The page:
The news made me chuckle the other day (as is often the case when living in a Country where the news is censored). In the same breath, the newsreader reported that Peter Werth had gone bankrupt and Boots Pharmacy had made record profits. So, Britain is a nation of badly dressed hypochondriacs then!
The Pharmaceutical industry is huge and powerful, though, isn't it? I went on a training course on Monday and sat next to this lovely Egyptian woman who, despite being a qualified Dentist, was working for a pharmaceutical company, working with people who had HIV or Cancer. She explained that the work was far more challenging, and, I suspect, better paid.
I am beginning to understand just how the pharmaceutical industry drives the medical profession - a bit like the tail wagging the dog. The newly available medication for MS is currently four times the cost of the old one. In what warped, dreamlike scenario can the manufacturing of a tablet be more costly than a small vial of powder, a glass syringe, two alcohol wipes, and the associated equipment needed to adminster said concoction? It isn't, of course, but the medical brains behind the innovation are expensive. And, of course, this marvellous creation emanates from a Country where all medicine is private, and the cost of such will be swallowed up by a multi-million dollar insurance industry.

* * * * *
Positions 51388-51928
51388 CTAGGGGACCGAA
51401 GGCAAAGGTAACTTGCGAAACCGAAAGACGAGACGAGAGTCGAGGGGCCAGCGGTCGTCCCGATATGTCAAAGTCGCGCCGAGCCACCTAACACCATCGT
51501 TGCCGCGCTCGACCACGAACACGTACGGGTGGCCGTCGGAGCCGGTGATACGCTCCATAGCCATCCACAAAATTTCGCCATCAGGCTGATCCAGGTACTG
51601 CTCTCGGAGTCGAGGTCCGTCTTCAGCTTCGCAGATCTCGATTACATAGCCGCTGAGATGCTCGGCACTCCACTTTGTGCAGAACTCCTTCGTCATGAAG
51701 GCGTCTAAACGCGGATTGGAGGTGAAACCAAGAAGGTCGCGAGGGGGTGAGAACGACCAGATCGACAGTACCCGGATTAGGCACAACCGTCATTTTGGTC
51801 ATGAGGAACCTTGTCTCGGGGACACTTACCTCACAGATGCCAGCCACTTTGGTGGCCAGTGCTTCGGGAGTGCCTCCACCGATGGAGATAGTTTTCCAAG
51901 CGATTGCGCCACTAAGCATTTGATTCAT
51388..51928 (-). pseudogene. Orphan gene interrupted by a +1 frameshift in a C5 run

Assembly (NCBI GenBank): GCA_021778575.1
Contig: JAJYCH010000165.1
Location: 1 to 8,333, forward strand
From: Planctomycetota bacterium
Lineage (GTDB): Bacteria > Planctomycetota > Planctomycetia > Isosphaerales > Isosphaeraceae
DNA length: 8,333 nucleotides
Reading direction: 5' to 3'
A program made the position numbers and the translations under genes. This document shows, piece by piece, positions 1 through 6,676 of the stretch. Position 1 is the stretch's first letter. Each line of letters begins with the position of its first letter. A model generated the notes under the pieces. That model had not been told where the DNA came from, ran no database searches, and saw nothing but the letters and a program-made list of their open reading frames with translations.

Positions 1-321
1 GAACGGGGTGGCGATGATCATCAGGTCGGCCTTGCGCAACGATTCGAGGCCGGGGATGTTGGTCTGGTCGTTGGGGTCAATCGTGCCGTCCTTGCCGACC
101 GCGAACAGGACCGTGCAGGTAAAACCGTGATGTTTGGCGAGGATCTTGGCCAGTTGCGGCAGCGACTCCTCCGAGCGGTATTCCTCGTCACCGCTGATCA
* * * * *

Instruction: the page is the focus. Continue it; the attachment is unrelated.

So, the question is: when an NHS Doctor makes a decision about which medication will best suit his newly diagnosed MS patient, is it the patient's health and welfare he considers, or the strain on his budget?